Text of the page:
Is it common in the US budget stuff that SpaceX gets this launch contract while at the same time the FY2021 NASA budget request asks for termination of PACE?
Cost and Schedule StatusThe PACE project entered the implementation phase andformally established its cost and schedule baselines inAugust 2019. The project set a baseline lifecycle costof $889.7 million and a launch date of January 2024,which is $39.7 million above the top-end of the project’spreliminary cost estimate of $850 million and 9 monthslater than its preliminary schedule estimate of April 2023.The project continues to be cost-capped but NASA added$33.8 million to the project’s baseline to account for a2.5-month delay from the fiscal year 2019 governmentshutdown and interest payments on outstanding contractorinvoices. For example, NASA reported that the shutdowndelayed contractor deliverables because the projectcould not provide direction or funding on project activities.NASA calculated the project’s joint cost and scheduleconfidence level—the likelihood a project will meet its costand schedule estimates—as greater than 70 percent, asgenerally required by NASA policy.Similar to the previous 2 years, NASA did not requestfunding for PACE in its fiscal year 2020 budget request,but the explanatory statement accompanying the 2020Consolidated Appropriations Act stated that the agreementincluded $131 million for PACE. A separate committeereport related to the Act directed NASA to include adequatefunding for PACE in the 2021 budget request, but NASAdid not request funding for PACE in its fiscal year 2021budget request. Project officials said budget uncertaintyhas made it more challenging to find vendors willing to workwith the project, which has resulted in the project receivingonly one offer in response to about half of its competitivesolicitations. Despite funding uncertainty, the project isholding cost and
The report above is saying that launch has been delayed to January 2024.
NASA LAUNCH SERVICES II - SPACE EXPLORATION TECHNOLOGIES. This modification removes Mission Unique Service (MUS) 6.0 Evolved Expendable Launch Vehicle (EELV) Secondary Payload Adapter (ESPA) Ring from the Plankton, Aerosol, Cloud, ocean Ecosystem (PACE) mission under Contract Line Item Number (CLIN) 7, Section B, Table B-8.7 Indefinite Delivery Indefinite Quantity (IDIQ) Launch Service Task Order for PACE Mission, for a full credit in the amount of $533,483. Also, update the Launch Service Payments, Milestones, and Completion Criteria in Table C-1.7, CLIN 7, PACE Launch Service Payment Schedule, as a result of the removal of MUS 6.0. The IMAP, CLIN 9, Section C, Table C-1.9 IMAP Launch Service Payment Schedule has been updated to correct a 3 dollar discrepancy in the Individual dollar amounts column.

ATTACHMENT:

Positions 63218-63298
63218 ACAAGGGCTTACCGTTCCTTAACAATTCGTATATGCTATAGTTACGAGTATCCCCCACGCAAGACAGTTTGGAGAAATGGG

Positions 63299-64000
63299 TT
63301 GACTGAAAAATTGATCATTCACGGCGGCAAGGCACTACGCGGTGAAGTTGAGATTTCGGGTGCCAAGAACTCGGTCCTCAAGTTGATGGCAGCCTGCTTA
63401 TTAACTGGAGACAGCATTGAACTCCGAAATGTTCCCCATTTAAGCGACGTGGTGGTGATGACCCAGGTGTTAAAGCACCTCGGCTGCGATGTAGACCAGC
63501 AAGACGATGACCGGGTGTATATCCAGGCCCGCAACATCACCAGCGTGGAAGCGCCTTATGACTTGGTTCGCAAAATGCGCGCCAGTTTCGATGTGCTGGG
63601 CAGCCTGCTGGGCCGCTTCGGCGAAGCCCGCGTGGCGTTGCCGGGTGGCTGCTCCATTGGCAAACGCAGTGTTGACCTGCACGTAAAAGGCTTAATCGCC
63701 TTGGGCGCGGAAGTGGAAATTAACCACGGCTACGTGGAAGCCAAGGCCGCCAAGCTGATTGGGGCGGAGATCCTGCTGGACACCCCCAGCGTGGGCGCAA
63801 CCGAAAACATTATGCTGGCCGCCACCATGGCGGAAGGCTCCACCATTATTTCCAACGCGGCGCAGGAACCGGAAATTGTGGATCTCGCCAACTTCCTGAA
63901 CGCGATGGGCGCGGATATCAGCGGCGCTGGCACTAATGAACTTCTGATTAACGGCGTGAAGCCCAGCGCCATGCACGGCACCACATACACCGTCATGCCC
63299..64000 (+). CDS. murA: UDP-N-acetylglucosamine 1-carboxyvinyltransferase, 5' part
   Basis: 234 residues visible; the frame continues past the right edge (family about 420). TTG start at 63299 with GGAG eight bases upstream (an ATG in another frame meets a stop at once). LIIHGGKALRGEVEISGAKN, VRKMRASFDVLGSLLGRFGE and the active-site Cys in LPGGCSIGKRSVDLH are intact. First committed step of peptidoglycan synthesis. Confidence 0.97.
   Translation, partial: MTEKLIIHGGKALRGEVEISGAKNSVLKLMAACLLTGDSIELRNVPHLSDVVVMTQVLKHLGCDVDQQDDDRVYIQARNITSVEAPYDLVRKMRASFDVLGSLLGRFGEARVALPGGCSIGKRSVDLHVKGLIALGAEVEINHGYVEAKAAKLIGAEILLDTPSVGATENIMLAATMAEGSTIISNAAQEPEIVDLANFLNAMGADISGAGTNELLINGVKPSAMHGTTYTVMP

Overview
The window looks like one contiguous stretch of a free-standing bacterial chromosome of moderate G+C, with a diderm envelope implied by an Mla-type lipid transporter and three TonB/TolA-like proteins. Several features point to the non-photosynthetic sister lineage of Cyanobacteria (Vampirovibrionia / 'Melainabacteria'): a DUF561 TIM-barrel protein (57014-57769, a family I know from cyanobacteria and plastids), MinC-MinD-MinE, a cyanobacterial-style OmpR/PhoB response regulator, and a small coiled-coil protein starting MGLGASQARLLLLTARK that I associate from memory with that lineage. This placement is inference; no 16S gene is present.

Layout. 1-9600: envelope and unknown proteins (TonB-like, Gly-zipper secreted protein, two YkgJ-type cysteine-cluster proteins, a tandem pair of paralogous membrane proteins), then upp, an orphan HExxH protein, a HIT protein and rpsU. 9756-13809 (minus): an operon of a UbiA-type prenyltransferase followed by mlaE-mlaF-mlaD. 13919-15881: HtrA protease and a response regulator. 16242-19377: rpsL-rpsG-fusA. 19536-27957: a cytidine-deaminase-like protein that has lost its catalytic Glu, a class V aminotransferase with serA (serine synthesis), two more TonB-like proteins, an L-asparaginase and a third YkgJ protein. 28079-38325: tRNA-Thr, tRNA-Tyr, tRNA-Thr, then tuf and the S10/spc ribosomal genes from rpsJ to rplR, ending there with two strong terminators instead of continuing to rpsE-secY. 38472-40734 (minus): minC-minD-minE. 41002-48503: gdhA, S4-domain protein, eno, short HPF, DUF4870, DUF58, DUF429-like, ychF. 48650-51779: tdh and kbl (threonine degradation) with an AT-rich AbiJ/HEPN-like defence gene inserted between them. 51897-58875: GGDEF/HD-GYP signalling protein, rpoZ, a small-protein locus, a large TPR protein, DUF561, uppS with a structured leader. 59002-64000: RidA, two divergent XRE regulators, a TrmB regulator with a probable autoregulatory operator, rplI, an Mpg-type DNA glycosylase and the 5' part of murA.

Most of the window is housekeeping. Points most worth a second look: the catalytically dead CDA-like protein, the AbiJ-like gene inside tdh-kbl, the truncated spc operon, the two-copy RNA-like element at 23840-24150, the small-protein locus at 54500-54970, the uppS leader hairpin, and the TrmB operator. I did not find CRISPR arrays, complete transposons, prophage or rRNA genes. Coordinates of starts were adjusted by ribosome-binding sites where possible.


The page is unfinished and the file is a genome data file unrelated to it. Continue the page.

PACE's Ocean Color Instrument (OCI) passed its pre-environmental review in April, taking the mission one step closer to its January 2024 launchOCI, PACE's primary sensor, is a highly advanced optical spectrometer that will be used to measure the properties of light over portions of the electromagnetic spectrum. It will enable continuous measurement of light in finer spectral steps spanning the ultraviolet to near-infrared than previous NASA ocean color satellite sensors, extending key system ocean color data records for climate studies.
OCI Instrument Passes Key Review [dated May 23]QuotePACE's Ocean Color Instrument (OCI) passed its pre-environmental review in April, taking the mission one step closer to its January 2024 launchOCI, PACE's primary sensor, is a highly advanced optical spectrometer that will be used to measure the properties of light over portions of the electromagnetic spectrum. It will enable continuous measurement of light in finer spectral steps spanning the ultraviolet to near-infrared than previous NASA ocean color satellite sensors, extending key system ocean color data records for climate studies.
<snip>I designed and prototyped just such an “Ocean Color Instrument” in the late 1990’s, although it may not have gone down into the UV. It was a small part of an instrument suite that was not selected for deployment. It’s hard to imagine it as a stand-alone mission that costs nearly $1B.
The PACE Team is working closely with SpaceX and NASA Launch Services Program team at Kennedy Space Center in Florida to coordinate preparations for the PACE launch scheduled for 9 January 2024. PACE’s ride to Florida, both the transporter and shipping container, completed road testing and certification. Come November, PACE will exit through the Goddard gates and head south for its date with a Falcon 9!